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Robust Bit Extraction from Images Jiri Fridrich Center for Intelligent Systems, SUNY Binghamton, Binghamton, NY 13902-6000 Mission Research Corporation, 1720 Randolph Rd SE, Albuquerque, NM 87501 fridrich@binghamton.edu Abstract the original image is clearly a disadvantage that severely In this paper we describe an algorithm for robust limits the applicability of non-oblivious techniques. In extraction of bits from image blocks and a method for oblivious techniques, the watermark can be extracted from synthesizing a Gaussian pseudo-random sequence from the watermarked / attacked image without access to the those bits. The bits are extracted by thresholding original image. In some watermarking techniques, one projections onto random smooth patterns generated from must have access at least to a hash of the image (or a hash a user-specified key. The extracted bits are further of the whole video) in order to recreate the watermark utilized to synthesize a Gaussian pseudo-random sequence at the receiving end in order to be able to sequence that changes continuously with the image block correlate the watermark with the watermark extracted yet depends sensitively on the secret key. The proposed from the image itself [1]. Such techniques are not truly technique is quite general and can be combined with oblivious because the hash needs to be exchanged prior to majority of oblivious watermarking schemes that generate watermark detection. watermarks from pseudo-random sequences. We Secure oblivious watermarking of videos for anticipate that this algorithm will find applications in fingerprinting or data embedding requires watermarks that many oblivious watermarking schemes including secure depend on each frame. Indeed, one watermark pattern data embedding into videos and watermarking images for inserted into each frame would lead to a very weak tamper detection. watermarking scheme. However, the requirement of the technique to be oblivious means that either the watermark 1. Introduction depends on the frame index or it is determined by the frame itself. Obviously, the latter case leads to more Digital watermark is a perceptually invisible pattern versatile schemes. A reliable method for generating a robustly embedded in a digital image. The watermark can good approximation of the watermark from the image carry useful information about the owner of the image or itself (even after watermarking and attacks) will clearly the recipient, or some additional information lead to more useful and elegant oblivious watermarking accompanying the image (image caption). Depending on schemes. the application, we may require that only a selected group Tewfik et al. [1] describe a watermarking technique in of people sharing a secret password should have access to which a user-defined noise-like signature is modulated the watermark. A good example of such a scheme would with a perceptual mask calculated from small blocks using be watermarking for copyright protection, fingerprinting frequency masking. The same signature is used for all images or videos, and watermarking for tamper detection. video-frames. The watermark pattern in this application is In this case, the watermarking algorithm is an instant of a frame dependent and does not depend on the frame index. private-key symmetric encryption scheme. In other However, the frame dependency is not too strong because applications, the watermark should be accessible to the perceptual mask can be calculated from each frame, everybody using a public key. An example of such an which makes the technique equivalent to watermarking application is adding subtitles or audio-tracks to videos, or with a fixed watermark pattern. supplying captions to images. Image watermarking for tamper detection leads to a Watermarking schemes can be further divided into two similar situation as watermarking videos. Each digital groups depending on whether or not the original image is image with a digital camera or digital video-camera would required for watermark extraction. In non-oblivious be watermarked on the fly so that later on we can prove watermarking, the original image is needed for watermark image integrity or indicate blocks in the image that have extraction. Although this makes non-oblivious techniques been tampered with. For a review of watermarking more robust to all kinds of attack, the necessity of having techniques for tamper detection, see [2, 3]. In this particular application, the original image will never be key K and continuously on the image block B. Our design available because only the watermarked image is stored requirements are on the camera's storage medium. Again, using one pattern that does not depend on the image would be insecure. 1. (K, B ) is uncorrelated with (K', B ) for K K' What is needed in both applications is a watermark W 2. (K, B ) is uncorrelated with (K, B' ) whenever B that depends sensitively on a secret key K and and B' are dissimilar continuously on the frame I. More formally, W(K, I ) is 3. (K, B ) is highly correlated with (K, B' ) uncorrelated with W(K, I ') whenever I and I ' are whenever B is similar to B' dissimilar, W(K, I ) is strongly correlated with W(K, I ') whenever I and I ' are similar (I ' is the frame I after an In the requirements above, we used two subjective attack or watermarking), and W(K, I ) is uncorrelated with terms "similar" and "dissimilar". We will say that block B1 W(K', I ) for KK'. Linnartz and Cox [4, 5] proposed is similar to B2 if B2 can be obtained from B1 by applying similar requirements for watermarking DVDs. This paper some common image operation, such as presents a solution to this problem. contrast/brightness adjustment, gamma correction, The method presented here is an extension and histogram equalization and stretching, blurring, improvement of the robust bit-extraction method proposed sharpening, edge enhancement, lossy compression, in [3]. In Section 2, we describe a method for extracting N nonlinear filtering, noise adding, decreasing the color bits from image blocks so that all similarly looking blocks depth, printing and subsequent scanning, or watermarking. produce almost the same N bits. The extraction is based Given an image I, we divide it into blocks of 6464 on thresholding projections onto N key-dependent random pixels (for large images, larger block sizes could be used). smooth patterns. The bit error rate for the bits extracted Using a secret key K (a number uniquely associated with from images attacked using common image processing an author, movie distributor, or a digital camera) we operations is also given. In Section 3 we explain how to generate N random matrices with entries uniformly generate a Gaussian pseudo-random sequence from the distributed in the interval [0, 1]. Then, a low-pass filter is extracted bits so that a gradual decrease in correlation repeatedly applied to each random matrix to obtain N with the original sequence (obtained if all N bits are random smooth patterns. An example of four random correctly extracted) is achieved with increasing bit error patterns and their smoothened versions are shown in rate in the extracted bits. Section 4 contains conclusion Figure 1. All patterns are then made DC-free by and directions for future research. subtracting the mean from each pattern. Considering the block and the pattern as vectors, the image block B is 2. Description of the bit extraction procedure projected on each pattern Pi , 1 i N and its absolute value is compared with a threshold Th to obtain N bits bi : Our goal is to design a procedure for extracting bits from image blocks so that all similarly looking blocks, if |BPi| < Th bi = 0 whether they are watermarked, unwatermarked or if |BPi| Th bi = 1. attacked, will produce almost the same bit sequence of length N. We base our method on the observation that if a Since the patterns Pi have zero mean, the projections do low-frequency DCT coefficient of an image is small in not depend on the mean gray value of the block and only absolute value, it cannot be made large without causing depend on the variations in the block itself. The visible changes to the image. Similarly, if the absolute distribution of the projections is image dependent and value of a low-frequency coefficient is large, we cannot should be adjusted accordingly so that approximately half change it to a small value without influencing the image of the bits bi are zeros and half are ones. This will significantly. To make the procedure key-dependent, we guarantee the highest information content of the extracted replace DCT modes with low-frequency DC-free (i.e., N-tuple. This adaptive choice of the threshold becomes having zero mean) random smooth patterns generated important for those image operations that significantly from a secret key (with DCT coefficients equivalent to change the distribution of projections, such as contrast projections onto the patterns). For each image, we adjustment. calculate a threshold Th so that on average 50% of To test the robustness of the proposed bit extraction projections have absolute value larger than Th and 50% procedure, we subjected the test image "Lenna" with are in absolute value less than Th. This will maximize the 256256 pixels and 256 gray levels to various image information content of the extracted N bits. Having processing operations available in typical commercial extracted N bits from an image block, in the next section image manipulation software (we used PaintShop Pro we explain how to synthesize a Gaussian pseudo-random 4.12). The test image "Lenna" had 16 blocks of 6464 sequence N(0,1) that depends sensitively on a secret pixels. We extracted N=50 bits from each block for the original image and the manipulated image and calculated the average number of correctly recovered bits over all 16 blocks. The results are shown in Table 1. To see the importance of the smoothing operation, we compared our technique with a similar technique in which random unsmoothened patterns were used (the rightmost column in Table 1). As can be seen, the performance for Figure 1 Examples of four random patterns and their smoothened version Image operation Random smooth Random patterns patterns (non-smooth) 85, 50, 25, 15, 5% quality JPEG 49.69, 49.81, 49.63, 49.00, 47.69 47.88, 46.19, 44.63, 44.00, 41.82 Adding uniform noise in 49.56, 48.81, 47.69 45.50, 37.13, 32.06 [7, 7], [22, 22], [36, 36] 50, 25,+25, +50% contrast 49.88, 49.94, 49.94, 48.75 49.50, 49.69, 49.94, 46.50 30, 15,+15, +30% brightness 47.31, 49.94, 49.81, 47.44 45.56, 49.81, 49.81, 46.06 Posterizing to 2, 4, 8, 16 colors 39.56, 45.50, 48.25, 49.19 34.00, 40.00, 44.44, 47.56 Sharpen 1, 2 49.81, 49.56 46.56, 41.56 Histogram equalization 48.06 46.25 Histogram stretching 49.88 49.88 Blurring 1, 4 49.50, 48.69 43.13, 40.19 0.7, 1.5 gamma correction 48.50, 48.75 47.19, 48.25 Median filter 33 49.56 44.94 Mosaic filter 66 48.50 40.19 Edge enhancement 48.75 35.94 Erode 44.31 38.13 StirMark 1.0 1, 2, 3 45.31, 39.75, 35.13 35.94, 31.63, 29.13 Emboss 26.19 27.13 Table 1 Average number of correctly recovered bits out of 50 bits after some image processing operations. the bit extraction procedure can be applied. The number non-smooth patterns is significantly worse especially for of correctly extracted bit should be compared to the low-pass filtering operations and some high-pass filtering, such as sharpening or edge enhancement. Except StirMark [6], all image operations were carried out in PaintShop Pro 4.12. For StirMark, we used the default settings of version 1.0. The bit extraction algorithm can reliably extract over 48 correct bits (out of 50 bits) for the following image processing operations: 15% quality JPEG compression, additive uniform noise with amplitude of 30 gray levels, 50% contrast adjustment, 25% brightness adjustment, dithering to 8 colors, multiple applications of sharpening, blurring, median, and mosaic filtering, histogram equalization and stretching, edge enhancement, and gamma correction in the range 0.71.5. Taking the negative of the image produces all 50 correct bits as expected. Quite understandably, operations like Figure 2 Probability of extracting certain number embossing produce images from which the bits cannot be of correct bits due to pure chance for various reliably extracted because the image has been flattened. distributions of 1's and 0's in the extracted 50-bit Geometrical modifications, such as rotation, shift, and tuple. change of scale, need to be corrected for before number of correctly recovered bits due to pure chance given a priori probability distribution of 1's and 0's in the bit sequence (see Figure 2). In our simulations, we used q=5 as a compromise 3. Generating watermark using extracted between the loss of correlation due to image degradation bits and creating a small correlation among dissimilar blocks for the same secret key and the same fixed block. The Vast majority of watermarking schemes generate the watermarking scheme that utilizes our robust bit watermark from a pseudo-random sequence. In this extraction technique is schematically depicted in Figure 5. section, we explain how to synthesize a Gaussian sequence from N robustly extracted bits so that the pseudo-random sequence gradually changes with increased number of errors in the extracted N-tuple, yet sensitively depends on the secret key. In addition to that, we require that when approximately half of the bits are extracted incorrectly, the generated Gaussian sequence should not be correlated with the sequence produced from all 50 correct bits. To achieve this goal, we synthesize the pseudo-random Gaussian sequence by summing up uniformly distributed pseudo-random sequences obtained from a pseudo-random number generator (PRNG) seeded with a concatenation of the secret key, the block number, and randomly chosen q-tuples of the extracted bits (q 5). We start by generating q random permutations 1, 2, …, q of integers between 1 and N. The permutations could be fixed for all images and blocks or change with the block. Then for each i, 1 i N, we seed a PRNG (with Figure 3 Synthesizing the Gaussian pseudo- uniform probability distribution on [1,1]) with a seed random sequence from the extracted bits. consisting of a concatenation of the secret key K, the block number B, the number i, and q bits 1(i), 2(i), …, q(i). The PRNG then generates a pseudo-random 4. Conclusion and future directions sequence (i) of a desired length (determined by the In this paper, we describe an algorithm for robust particular watermarking technique) extraction of bits from image blocks. The robustness guarantees that all similar blocks will produce almost the (i ) PRNG(K B i b1 (i ) b 2 (i ) b q (i ) ). same bits. This property is useful for generating pseudo- random watermark sequences used in many current In the expression above the symbol denotes watermarking schemes without the access to the original concatenation. The final Gaussian sequence N(0,1) is image or its hash. We further describe how to use the obtained by summing up (i) for all i and normalizing: extracted bits to synthesize a Gaussian sequence that gradually changes with increasing number of errors in the extracted bits. The bit extraction algorithm depends on a 3 N (i ) . secret key, which provides additional security feature. The N i 1 algorithm can be used for generating pseudo-random watermark sequences that depend sensitively on a secret The process of generating the pseudo-random key yet continuously on the image. Applications include sequences (i) is schematically depicted in Figure 3. If the digital watermarking for tamper detection (in digital probability of extracting 1 is the same as probability of cameras) and for fingerprinting videos. extracting 0, we can easily estimate how many seeds will Since the random smooth patterns used in the bit be recovered correctly for the correct secret key and extraction technique are not orthogonal to each other, the similar blocks. If k bits out of N bits are recovered extracted bits are correlated. This means that the correctly, then approximately (k/N)q seeds (and information content of the extracted N-tuple is not N bits consequently the sequences (i) ) will be correct. If we use the wrong key or a dissimilar block, the number of correctly recovered seeds will be roughly 1/2 q which could be made much smaller than (k/N)q by choosing q appropriately (see Figure ). orthogonal matrices (if considered as vectors). The computational complexity associated with this algorithm is only O(NB), which is a significant saving. Detailed investigation of the robustness properties of the scheme based on orthogonalized random smooth patterns will be a part of future research. In the future, we will investigate other principles for robust bit extraction, such as projecting random, key- dependent vectors onto principal directions of image blocks, utilizing the robustness of those pricipal directions for bit extraction. Another research direction is robust bit extraction that is translationaly invariant. 5. Acknowledgements Figure 4 Ratio of correct seeds (q-tuples) as a function of k (the number of correctly recovered The work on this paper was supported by Air Force bits) and the factor q. Research Laboratory, Air Force Material Command, USAF, under a Phase II SBIR grant number F30602-98- C-0049. The U.S. Government is authorized to reproduce and distribute reprints for Governmental purposes notwithstanding any copyright notation there on. The views and conclusions contained herein are those of the authors and should not be interpreted as necessarily representing the official policies, either expressed or implied, of Air Force Research Laboratory, or the U. S. Government. 6. References [1] M. D. Swanson, B. Zhu, and A. H. Tewfik, “Data Hiding for Video in Video”, Proc. ICIP '97, vol. II, pp. 676–679. [2] J. Fridrich, “Methods for Detecting Changes in Digital Figure 5 General scheme for watermarking using Images”, Proc. of The 6th IEEE International Workshop the proposed bit extraction procedure. on Intelligent Signal Processing and Communication but somewhat less. If the correlation between the bits is an Systems (ISPACS'98), Melbourne, Australia, 46 important issue, the algorithm can be modified to remove November 1998. the correlation. For example, one can use orthogonal random smooth patterns for the bit extraction. One [3] J. Fridrich, “Image Watermarking for Tamper solution would be to use the Gram-Schmidt Detection”, Proc. ICIP ’98, Chicago, Oct 1998. orthogonalization procedure and make the random smooth patterns orthogonal. If N patterns are used on blocks of [4] I. J. Cox and J.-P. M. G. Linnartz, “Public watermarks and resistance to tampering”, ICIP’97, Santa Barbara, BB pixels, the computational complexity of the California, October 1997. Paper appears only in CD procedure would be O(N2B2), which could become version of proceedings. prohibitively large. A computationally much more efficient way would be to first generate k = N vectors of [5] I. J. Cox and J.-P. M. G. Linnartz, “Some general dimension B, smooth them, and orthogonalize them using methods for tampering with watermarks”, preprint, 1998. the Gram-Schmidt algorithm. Having calculated k random, smooth orthogonal column vectors x1, x2, …, xk, one can [6] F. Petitcolas, M. Kuhn, "StirMark watermark obtain N = k2 matrices using the tensor products xi x'j, 1 removing software", i, j k, where the prime means transposition. The http://www.cl.cam.ac.uk/~fapp2/watermarking/stirmark/ matrices obtained in this way will form a set of mutually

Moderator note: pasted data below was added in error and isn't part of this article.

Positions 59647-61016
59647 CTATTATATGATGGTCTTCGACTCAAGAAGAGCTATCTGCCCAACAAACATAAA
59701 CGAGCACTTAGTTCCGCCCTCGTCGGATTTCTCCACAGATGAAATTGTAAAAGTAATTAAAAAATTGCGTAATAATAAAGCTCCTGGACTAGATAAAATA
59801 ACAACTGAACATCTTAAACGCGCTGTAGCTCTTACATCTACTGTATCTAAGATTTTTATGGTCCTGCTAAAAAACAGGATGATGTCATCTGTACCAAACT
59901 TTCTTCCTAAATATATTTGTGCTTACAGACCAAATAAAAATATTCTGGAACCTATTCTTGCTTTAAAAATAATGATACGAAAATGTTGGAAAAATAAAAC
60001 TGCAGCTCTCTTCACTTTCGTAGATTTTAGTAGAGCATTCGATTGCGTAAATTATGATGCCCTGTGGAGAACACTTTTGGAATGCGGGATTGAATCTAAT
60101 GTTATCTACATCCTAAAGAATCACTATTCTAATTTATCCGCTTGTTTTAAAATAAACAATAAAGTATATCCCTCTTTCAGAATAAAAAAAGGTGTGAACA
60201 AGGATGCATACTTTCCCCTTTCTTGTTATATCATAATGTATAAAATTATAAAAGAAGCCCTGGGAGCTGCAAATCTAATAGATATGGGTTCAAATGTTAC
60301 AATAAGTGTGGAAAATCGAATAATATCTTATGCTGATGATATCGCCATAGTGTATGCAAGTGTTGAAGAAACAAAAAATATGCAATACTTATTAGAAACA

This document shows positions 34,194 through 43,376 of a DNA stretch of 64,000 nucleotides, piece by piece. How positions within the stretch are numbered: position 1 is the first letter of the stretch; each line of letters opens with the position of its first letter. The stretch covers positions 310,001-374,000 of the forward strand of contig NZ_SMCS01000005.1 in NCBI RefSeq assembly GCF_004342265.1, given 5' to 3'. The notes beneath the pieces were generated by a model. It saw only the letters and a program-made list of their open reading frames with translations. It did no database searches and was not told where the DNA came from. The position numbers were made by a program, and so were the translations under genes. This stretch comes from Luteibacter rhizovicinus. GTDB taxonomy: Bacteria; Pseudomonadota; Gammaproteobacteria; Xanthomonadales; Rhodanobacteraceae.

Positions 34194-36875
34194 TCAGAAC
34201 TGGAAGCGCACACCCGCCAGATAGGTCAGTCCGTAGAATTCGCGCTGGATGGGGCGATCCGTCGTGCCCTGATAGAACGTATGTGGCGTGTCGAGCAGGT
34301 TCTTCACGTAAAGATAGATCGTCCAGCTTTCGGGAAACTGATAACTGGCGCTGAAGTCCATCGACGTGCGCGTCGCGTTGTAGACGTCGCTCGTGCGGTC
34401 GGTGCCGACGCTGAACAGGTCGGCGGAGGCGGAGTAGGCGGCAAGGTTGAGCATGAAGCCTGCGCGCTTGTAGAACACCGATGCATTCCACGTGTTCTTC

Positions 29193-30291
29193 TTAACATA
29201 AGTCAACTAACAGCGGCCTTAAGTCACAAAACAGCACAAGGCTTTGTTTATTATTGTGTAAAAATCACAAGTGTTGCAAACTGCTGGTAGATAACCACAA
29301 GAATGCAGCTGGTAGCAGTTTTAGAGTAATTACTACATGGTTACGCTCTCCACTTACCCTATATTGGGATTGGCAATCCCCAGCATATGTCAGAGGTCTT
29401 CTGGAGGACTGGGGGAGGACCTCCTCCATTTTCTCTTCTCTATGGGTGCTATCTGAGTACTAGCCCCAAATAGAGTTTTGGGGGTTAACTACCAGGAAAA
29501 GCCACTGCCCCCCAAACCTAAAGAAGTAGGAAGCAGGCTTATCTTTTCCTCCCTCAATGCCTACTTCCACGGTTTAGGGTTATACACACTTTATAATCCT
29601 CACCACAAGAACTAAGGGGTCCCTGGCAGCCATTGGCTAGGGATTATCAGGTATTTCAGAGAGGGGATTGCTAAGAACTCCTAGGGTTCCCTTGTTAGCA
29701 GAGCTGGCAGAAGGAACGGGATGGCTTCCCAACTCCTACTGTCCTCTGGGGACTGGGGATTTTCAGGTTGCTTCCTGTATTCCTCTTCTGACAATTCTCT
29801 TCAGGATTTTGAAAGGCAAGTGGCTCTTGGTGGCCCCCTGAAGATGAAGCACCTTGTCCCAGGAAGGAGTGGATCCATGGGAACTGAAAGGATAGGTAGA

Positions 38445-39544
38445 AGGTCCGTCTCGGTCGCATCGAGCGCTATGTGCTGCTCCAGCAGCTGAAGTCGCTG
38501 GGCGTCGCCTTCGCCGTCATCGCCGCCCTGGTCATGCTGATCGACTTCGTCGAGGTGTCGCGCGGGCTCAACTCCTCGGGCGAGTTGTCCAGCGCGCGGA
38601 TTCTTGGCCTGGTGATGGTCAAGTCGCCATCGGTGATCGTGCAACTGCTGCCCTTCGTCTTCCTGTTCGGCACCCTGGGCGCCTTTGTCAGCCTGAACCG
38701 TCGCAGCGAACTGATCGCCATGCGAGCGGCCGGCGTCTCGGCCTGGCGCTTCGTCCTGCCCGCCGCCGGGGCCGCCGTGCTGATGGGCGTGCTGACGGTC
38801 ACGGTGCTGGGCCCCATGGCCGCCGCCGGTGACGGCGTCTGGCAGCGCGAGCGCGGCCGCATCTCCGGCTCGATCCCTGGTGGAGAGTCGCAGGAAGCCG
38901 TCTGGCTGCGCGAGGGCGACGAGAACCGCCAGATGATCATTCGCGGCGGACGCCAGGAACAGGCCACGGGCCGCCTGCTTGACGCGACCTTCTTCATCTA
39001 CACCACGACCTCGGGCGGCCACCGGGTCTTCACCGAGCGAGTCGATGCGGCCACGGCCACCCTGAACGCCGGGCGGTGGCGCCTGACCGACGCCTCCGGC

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DIVERSITY SYSTEMS, ASYMPTOTIC ANALYSIS, image authentication, Aftab Ahmad, International Symposium, Intelligent Signal Processing, Camera-Ready Manuscript, Tamper Detection